Project number: 2019-062
Project Status:
Budget expenditure: $689,479.00
Principal Investigator: Julie B. Robins
Organisation: Department of Agriculture and Fisheries EcoScience Precinct
Project start/end date: 30 Jun 2020 - 29 Jun 2024


Critical to the Harvest Strategy for the Qld Mud Crab Fishery are processes for monitoring and assessing fishery performance. Currently, the empirical and estimated indicators for this fishery are based on non-validated harvest and effort. Proposed fishery reforms (i.e., prior reporting of landings and 'market' tagging of harvested crabs) should improve harvest data reliability. Qld GMC are effectively a data-limited species because they cannot be reliably aged, associated effort data is incomplete and potting is a passive fishing technique. Commercial CPUE may not represent changes in population abundance due to variable catchability, hyper-stability and serial depletion. Additionally, there is no index of female abundance nor a male:female ratio to inform spawning-recruitment relationships. It is generally assumed that conservative management of GMC ensures their sustainability. However, evidence from the Northern Territory Western Gulf of Carpentaria suggests that GMC are vulnerable to environmental events (drought + heat = 2015 cohort failure). Gaining a rudimentary understanding of critical aspects of the GMC life cycle in Qld would be prudent (i.e., female abundance, spawning vicinities).

A Total Allowable Catch (TAC) is a key aspect of reform to Qld fisheries. The initial TACs for Qld GMC were informed by a modified catch-MSY analysis (Northrop et al., 2019). Catch-MSY is widely applied in Australian fisheries to data-limited species (FRDC 2017/102). The assessment was performed at large spatial scales (East Coast and Gulf). However, this fails to capture regional variability in spawning-recruitment processes that impact on harvestable biomass e.g., larval dispersal due to oceanic circulation patterns and survival of juvenile crabs due to regional rainfall, flow, temperature, and sea level variations. The proposed research is needed (in the short-term) to gather appropriate quantitative biological information and to develop (for the long-term) a means to cost-effectively monitor Qld GMC populations to support a data-moderate stock assessment approach. The research also aims to address some of the critical knowledge gaps in GMC life history that have been unresolved for over 40 yrs.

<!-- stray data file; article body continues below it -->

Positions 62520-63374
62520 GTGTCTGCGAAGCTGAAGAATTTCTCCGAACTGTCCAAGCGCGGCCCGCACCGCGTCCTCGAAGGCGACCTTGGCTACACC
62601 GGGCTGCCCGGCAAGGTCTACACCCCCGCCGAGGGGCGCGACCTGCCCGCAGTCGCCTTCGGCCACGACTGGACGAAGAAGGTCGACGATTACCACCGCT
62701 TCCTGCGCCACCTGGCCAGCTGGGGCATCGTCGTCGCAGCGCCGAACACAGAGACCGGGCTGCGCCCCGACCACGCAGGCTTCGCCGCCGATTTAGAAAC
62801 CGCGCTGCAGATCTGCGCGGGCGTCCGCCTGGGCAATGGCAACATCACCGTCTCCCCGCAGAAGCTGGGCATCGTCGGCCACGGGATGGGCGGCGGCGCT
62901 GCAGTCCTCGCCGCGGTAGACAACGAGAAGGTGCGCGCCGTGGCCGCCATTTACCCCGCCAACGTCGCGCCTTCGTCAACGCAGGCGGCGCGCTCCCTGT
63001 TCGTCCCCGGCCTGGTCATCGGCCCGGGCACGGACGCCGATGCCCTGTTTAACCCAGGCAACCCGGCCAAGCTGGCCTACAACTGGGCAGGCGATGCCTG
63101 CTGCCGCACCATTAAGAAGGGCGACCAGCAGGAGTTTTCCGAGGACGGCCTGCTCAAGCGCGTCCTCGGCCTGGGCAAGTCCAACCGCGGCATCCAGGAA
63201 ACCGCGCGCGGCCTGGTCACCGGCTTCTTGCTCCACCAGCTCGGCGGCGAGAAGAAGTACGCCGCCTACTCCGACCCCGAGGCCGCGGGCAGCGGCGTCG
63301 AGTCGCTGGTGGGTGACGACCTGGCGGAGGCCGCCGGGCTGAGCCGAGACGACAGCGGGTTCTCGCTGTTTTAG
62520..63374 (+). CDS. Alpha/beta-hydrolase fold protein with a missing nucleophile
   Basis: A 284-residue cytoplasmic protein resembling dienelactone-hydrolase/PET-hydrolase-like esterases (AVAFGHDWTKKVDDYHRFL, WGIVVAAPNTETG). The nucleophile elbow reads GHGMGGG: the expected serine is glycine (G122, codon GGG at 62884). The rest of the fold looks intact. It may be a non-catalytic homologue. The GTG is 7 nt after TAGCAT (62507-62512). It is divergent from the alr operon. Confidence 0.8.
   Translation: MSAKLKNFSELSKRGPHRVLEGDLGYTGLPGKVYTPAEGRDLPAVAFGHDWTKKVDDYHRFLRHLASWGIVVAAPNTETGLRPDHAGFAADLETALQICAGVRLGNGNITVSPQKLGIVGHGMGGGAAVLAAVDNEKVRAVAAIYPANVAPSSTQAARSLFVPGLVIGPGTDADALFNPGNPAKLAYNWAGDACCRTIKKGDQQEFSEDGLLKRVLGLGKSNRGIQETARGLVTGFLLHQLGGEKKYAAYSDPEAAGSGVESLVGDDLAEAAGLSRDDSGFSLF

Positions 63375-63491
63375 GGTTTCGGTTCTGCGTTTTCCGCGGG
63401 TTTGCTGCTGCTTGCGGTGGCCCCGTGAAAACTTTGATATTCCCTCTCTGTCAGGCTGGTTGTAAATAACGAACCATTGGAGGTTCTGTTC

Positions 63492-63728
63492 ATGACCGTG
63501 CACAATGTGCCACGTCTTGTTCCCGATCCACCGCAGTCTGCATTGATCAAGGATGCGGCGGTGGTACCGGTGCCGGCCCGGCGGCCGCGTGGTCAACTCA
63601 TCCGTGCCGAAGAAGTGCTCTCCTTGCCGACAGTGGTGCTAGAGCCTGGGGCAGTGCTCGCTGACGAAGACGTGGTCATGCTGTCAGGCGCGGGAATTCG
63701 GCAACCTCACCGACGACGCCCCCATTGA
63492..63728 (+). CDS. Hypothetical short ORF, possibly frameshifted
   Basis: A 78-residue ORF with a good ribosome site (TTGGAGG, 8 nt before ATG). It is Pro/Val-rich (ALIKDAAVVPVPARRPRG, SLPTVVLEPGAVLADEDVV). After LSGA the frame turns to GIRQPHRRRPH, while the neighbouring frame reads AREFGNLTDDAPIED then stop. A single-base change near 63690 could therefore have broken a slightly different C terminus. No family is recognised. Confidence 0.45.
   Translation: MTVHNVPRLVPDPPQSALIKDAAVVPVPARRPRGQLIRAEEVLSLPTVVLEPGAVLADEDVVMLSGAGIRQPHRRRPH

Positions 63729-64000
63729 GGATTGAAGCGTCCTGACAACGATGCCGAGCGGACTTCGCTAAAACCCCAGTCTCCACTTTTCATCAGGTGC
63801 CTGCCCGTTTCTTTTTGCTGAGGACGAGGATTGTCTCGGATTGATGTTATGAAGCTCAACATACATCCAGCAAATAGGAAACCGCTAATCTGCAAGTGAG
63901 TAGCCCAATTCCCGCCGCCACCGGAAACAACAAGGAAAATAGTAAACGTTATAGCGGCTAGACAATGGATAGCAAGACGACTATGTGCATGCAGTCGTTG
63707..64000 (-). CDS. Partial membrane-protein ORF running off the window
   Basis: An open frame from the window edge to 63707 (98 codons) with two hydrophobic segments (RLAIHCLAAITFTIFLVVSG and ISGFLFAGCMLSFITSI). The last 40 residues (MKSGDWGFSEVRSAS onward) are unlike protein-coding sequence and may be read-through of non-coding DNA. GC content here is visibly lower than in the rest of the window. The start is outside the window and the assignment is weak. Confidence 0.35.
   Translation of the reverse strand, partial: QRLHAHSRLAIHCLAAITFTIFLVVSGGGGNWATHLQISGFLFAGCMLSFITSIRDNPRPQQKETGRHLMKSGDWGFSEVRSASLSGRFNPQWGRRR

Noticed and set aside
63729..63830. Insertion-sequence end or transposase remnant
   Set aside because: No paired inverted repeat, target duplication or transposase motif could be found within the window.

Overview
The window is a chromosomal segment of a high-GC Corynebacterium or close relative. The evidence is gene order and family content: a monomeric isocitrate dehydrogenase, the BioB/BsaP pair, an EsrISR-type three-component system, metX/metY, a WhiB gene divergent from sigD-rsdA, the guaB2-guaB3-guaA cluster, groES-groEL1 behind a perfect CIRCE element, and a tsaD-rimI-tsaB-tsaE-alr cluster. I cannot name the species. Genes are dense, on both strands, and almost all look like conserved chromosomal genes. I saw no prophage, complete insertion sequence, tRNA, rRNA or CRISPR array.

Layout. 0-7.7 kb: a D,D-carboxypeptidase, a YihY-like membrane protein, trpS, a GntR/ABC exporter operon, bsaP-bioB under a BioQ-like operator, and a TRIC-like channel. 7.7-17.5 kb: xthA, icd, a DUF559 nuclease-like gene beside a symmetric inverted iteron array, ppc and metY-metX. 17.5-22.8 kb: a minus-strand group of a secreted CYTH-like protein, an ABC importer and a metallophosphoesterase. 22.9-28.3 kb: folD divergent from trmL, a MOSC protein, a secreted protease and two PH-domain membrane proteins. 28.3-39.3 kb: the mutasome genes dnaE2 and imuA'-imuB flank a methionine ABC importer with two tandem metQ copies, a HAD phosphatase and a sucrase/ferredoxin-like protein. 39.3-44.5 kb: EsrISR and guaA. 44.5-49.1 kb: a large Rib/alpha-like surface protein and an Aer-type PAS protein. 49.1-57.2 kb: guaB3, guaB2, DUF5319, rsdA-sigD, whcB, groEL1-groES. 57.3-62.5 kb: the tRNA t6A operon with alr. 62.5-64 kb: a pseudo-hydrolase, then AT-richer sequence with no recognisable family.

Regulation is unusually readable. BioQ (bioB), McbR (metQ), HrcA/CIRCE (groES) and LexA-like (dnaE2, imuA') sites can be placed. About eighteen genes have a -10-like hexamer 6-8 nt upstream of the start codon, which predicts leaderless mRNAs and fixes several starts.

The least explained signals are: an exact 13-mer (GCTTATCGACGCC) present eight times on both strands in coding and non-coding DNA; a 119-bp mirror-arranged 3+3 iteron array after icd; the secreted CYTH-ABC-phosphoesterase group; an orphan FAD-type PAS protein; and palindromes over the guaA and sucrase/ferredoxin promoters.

1. Assess the utility of next generation genetic analysis to inform spatial stock structure of the Giant Mud Crab (Scylla serrata), using South East Queensland and northern New South Wales as a case study.
2. Develop and assess the feasibility of ‘survey’ pots suitable for long-term implementation as a means of monitoring Giant Mud Crabs.
3. Gather key quantitative biological information on Giant Mud Crabs relevant to assessment and management, including the use of tagging studies and a pilot evaluation of means to understand the spawning migration of female Giant Mud Crabs.

Fact sheet

Author: DAF
Fact Sheet • 2020-12-01 • 350.98 KB
FRDC-DAF Mud crab factsheet.pdf


Researchers from the Department of Agriculture and Fisheries (DAF) Queensland, CQUniversity (CQU) and the Department of Primary Industries (DPI) NSW Fisheries are collaborating on a Fisheries Research and Development (FRDC) co-funded research project on mud crab populations in Queensland. The project aims to provide a better information base to assess and sustainably manage Queensland mud crab fisheries.

Project products

Flyer • 2020-12-01 • 279.98 KB
FRDC-DAF Mud crab flyer.pdf


Researchers are asking recreational and commercial fishers in Queensland and New South Wales to report sightings of egg-bearing female mud crabs. 

Related research


Developing a Kimberley Aboriginal Mud Crab Fishery

1. Determine the biology and distribution of mud crab species (Scylla serrata and S. olivacea) in King Sound and Cambridge Gulf areas of the Kimberley region of Western Australia.
Department of Primary Industries and Regional Development (DPIRD) WA

Assessment of the interactive effects of climate change, floods and discard stress on the commercially important Mud Crab (Scylla serrata) and Blue Swimmer Crab (Portunus armatus) - postgraduate

1. Provide the opportunity for a post-graduate research student to work with industry and managers, gain exposure to stakeholder’s perspectives on the issue and undertake high-quality research that results in the production of scientific outputs.
Southern Cross University (SCU) National Marine Science Centre